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Morgan Jaros’ Kava Bar aims to acquaint Minneapolis with kava

Jaros touts kava, an edible root that can be mixed into drinks, as a healthy alcohol-alternative and has begun serving it at the Plant Based Pop-Up Market.
Image by Ray Shehadeh
Kava Bar Mpls Founder Morgan Jaros poses for a portrait at the Kava Bar pop up at Puris Foods in Minneapolis on Sunday, July 10.

On Sunday, June 27, on a patio near Lake Nokomis, Morgan Jaros, founder of Kava Bar Mpls, is the embodiment of calm as she rises to greet me in a flowing tunic dress. We’re here to talk about kava, the beverage behind her business.

Kava originated in the South Pacific centuries ago. Derived from the root of a pepper plant, kava is usually consumed once ground down to a fine powder, strained and mixed with water. Unsurprisingly, kava tastes peppery but that pepperiness can vary based on both the variety and age of the plant.

When consumed, it has a numbing, slightly tingling effect on the mouth, similar to that of alcohol, but without the intoxication element. While available medical research regarding kava’s impact on mood disorders, like general anxiety disorder, is slim, a 2019 Australian clinical trial found a significant reduction in anxiety symptoms when participants consumed kava.

“I have always been interested in food and nutrition and the idea of healing my body with food rather than medicine — taking away versus adding,” Jaros said of her personal interest in the wellness industry. “When I found kava, it all sort of clicked for me.”

Kava Bar Mpls Founder Morgan Jaros makes a drink at the Kava Bar pop up at Puris Foods in Minneapolis on Sunday, July 10. (Ray Shehadeh)

Jaros first discovered kava on a trip to Jacksonville, Florida in June 2021 while visiting a friend. At the beginning of Jaros’ trip, her friend invited her to a bar in town. Jaros, who is sober, was initially hesitant to accept the invitation. After some convincing, she accepted the invite and ended up stepping foot into the place that would ignite her passion for kava — Wildcrafters, a booze-free bar serving tea and kava.

“I was blown away. It was such a magical moment. It was very lively with jazz music, people, beautiful drinks and glassware,” Jaros described the night. “This felt like an environment that I’d been missing for a long time.”

She spent the next two weeks of her trip driving around Florida in pursuit of other kava bars, the state being home to over 75 of them. Upon returning home, Jaros dedicated her free time to researching and learning as much as possible about kava.

Her next brush with kava was at the Suwannee Hulaween music festival in Florida, a couple of months after that first encounter. At the festival, Jaros worked alongside Wildcrafters’ Yhang Quintero to serve thousands of people the beverage out of coolers and tents.

Upon returning home, Jaros got to work on Kava Bar Mpls — the first and only kava bar in Minnesota. While her background is rooted in finance, an industry that occupies her typical 9-5, Kava Bar Mpls is her passion project.

For now, find Kava Bar Mpls at the Plant Based Pop-Up Market at Puris Foods on the second and fourth Sunday of every month. Jaros serves kava from her tent on a pay-what-you-can basis, a method she hopes will allow for greater accessibility when it comes to sharing the beverage with those who haven’t tried before.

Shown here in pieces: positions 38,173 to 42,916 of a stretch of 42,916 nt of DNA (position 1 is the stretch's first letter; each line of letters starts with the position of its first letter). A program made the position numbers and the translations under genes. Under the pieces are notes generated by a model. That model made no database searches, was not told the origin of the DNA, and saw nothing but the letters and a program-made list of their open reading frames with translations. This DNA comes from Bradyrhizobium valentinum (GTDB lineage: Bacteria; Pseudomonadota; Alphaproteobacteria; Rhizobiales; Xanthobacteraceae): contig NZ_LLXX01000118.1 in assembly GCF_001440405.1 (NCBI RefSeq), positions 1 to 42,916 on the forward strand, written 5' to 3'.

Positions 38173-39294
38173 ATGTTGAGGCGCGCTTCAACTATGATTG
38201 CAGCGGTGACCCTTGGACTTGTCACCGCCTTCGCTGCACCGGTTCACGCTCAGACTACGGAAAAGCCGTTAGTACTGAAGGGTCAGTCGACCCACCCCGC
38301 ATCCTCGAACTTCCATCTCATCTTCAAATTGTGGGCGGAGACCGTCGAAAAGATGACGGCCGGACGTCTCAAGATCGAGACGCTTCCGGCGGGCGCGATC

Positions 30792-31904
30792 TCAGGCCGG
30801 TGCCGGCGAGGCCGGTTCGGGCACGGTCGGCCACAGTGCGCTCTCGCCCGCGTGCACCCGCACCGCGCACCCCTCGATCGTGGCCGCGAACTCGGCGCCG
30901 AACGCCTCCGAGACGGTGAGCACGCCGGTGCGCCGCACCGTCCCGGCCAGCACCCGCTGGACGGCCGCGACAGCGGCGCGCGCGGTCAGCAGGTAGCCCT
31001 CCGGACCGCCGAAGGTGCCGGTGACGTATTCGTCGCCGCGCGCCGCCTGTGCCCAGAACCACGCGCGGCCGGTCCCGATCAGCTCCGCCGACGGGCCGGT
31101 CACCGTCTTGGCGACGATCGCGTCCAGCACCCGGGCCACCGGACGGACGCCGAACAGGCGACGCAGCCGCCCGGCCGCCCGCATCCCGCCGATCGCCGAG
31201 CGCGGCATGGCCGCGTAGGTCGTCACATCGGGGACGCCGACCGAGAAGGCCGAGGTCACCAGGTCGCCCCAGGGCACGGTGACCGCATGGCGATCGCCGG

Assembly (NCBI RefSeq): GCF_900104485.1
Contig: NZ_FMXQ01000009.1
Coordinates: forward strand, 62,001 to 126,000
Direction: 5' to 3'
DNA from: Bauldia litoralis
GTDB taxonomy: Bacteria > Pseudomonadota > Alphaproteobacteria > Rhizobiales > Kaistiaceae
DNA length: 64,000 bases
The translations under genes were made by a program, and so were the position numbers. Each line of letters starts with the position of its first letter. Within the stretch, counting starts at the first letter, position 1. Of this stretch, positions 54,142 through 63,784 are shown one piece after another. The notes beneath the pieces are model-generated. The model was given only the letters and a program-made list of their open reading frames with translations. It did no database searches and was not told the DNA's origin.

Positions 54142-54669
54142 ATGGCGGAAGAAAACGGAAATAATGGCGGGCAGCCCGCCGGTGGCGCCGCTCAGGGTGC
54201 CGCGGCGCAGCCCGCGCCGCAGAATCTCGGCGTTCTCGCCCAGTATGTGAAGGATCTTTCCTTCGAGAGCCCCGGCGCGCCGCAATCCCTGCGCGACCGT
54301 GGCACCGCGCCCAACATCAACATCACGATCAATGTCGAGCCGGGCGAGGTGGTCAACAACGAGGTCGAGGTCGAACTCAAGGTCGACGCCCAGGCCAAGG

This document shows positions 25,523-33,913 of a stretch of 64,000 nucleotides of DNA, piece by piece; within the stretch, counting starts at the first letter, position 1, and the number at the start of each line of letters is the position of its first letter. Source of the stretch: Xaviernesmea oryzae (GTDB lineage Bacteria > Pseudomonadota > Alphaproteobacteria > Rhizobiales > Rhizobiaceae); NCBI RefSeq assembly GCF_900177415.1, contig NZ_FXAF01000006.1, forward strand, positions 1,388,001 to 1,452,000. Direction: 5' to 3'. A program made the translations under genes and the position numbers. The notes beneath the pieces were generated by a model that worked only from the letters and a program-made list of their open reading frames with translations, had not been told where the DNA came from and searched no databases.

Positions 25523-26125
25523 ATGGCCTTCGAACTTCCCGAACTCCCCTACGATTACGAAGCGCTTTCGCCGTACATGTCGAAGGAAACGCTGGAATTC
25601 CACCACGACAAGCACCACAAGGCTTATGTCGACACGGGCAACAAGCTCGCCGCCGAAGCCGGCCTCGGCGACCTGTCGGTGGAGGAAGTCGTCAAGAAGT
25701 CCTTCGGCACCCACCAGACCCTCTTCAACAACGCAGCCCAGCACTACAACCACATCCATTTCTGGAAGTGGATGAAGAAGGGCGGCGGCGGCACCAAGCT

Kava Bar Mpls customers wait for their food and drinks at the Kava Bar pop up at Puris Foods in Minneapolis on Sunday, July 10. (Ray Shehadeh)

Jaros has to import kava from outside sources because a wide amount of the varieties are found in the South Pacific. In order to offset the import process, Jaros conjures up one uniquely crafted drink per event using locally sourced ingredients. Past varieties have included the “Kava Greenie” (inspired by the famous Tony Jaros beverage, to whom she is distantly related), and her most recent creation, the “Calendula Kava” (calendula, hibiscus, lemon with locally sourced cherries and maple syrup).

“What’s such a treat about Morgan’s kava is that it’s so well-balanced and different every time,” Liz McAllister, a fellow vendor at the pop-up market, said. “Kava is this heady mixture of a buzz and a bit of mellowness — sort of like if CBD and caffeine had a baby, but better.”

Jaros ended up serving at the Plant Based Pop-Up Market by way of Heather Klein, owner of Root to Rise Kitchen.

“I was working with kava myself, and then someone told me about Morgan. She fit really well,” Klein said. Klein and Jaros are currently working on other projects together that could combine their respective passions into something beyond the pop-up markets.

“In this particular community, people are really open, enthusiastic and looking for new things that might be an alternative to the traditional way of being,” Jaros said regarding the plant-based community in the Twin Cities.

While kava fits well enough where she’s currently at, Jaros hopes kava will catch on in the community as an alcohol alternative.

“Throughout my life, I’ve had all of these creative projects that I’ve mostly joined in on. Helping a friend with the beginnings of a movie script in San Francisco, started a company — there’s been many times I’ve fallen in love with something and not done it,” Jaros said.

This time around is different, as she feels kava is not only good for her own recovery process but necessary to share with the community. And while a a brick-and-mortar location may be on the horizon in the near future, Jaros is determined to stay focused on the driving force behind her business — her passion for the plant.

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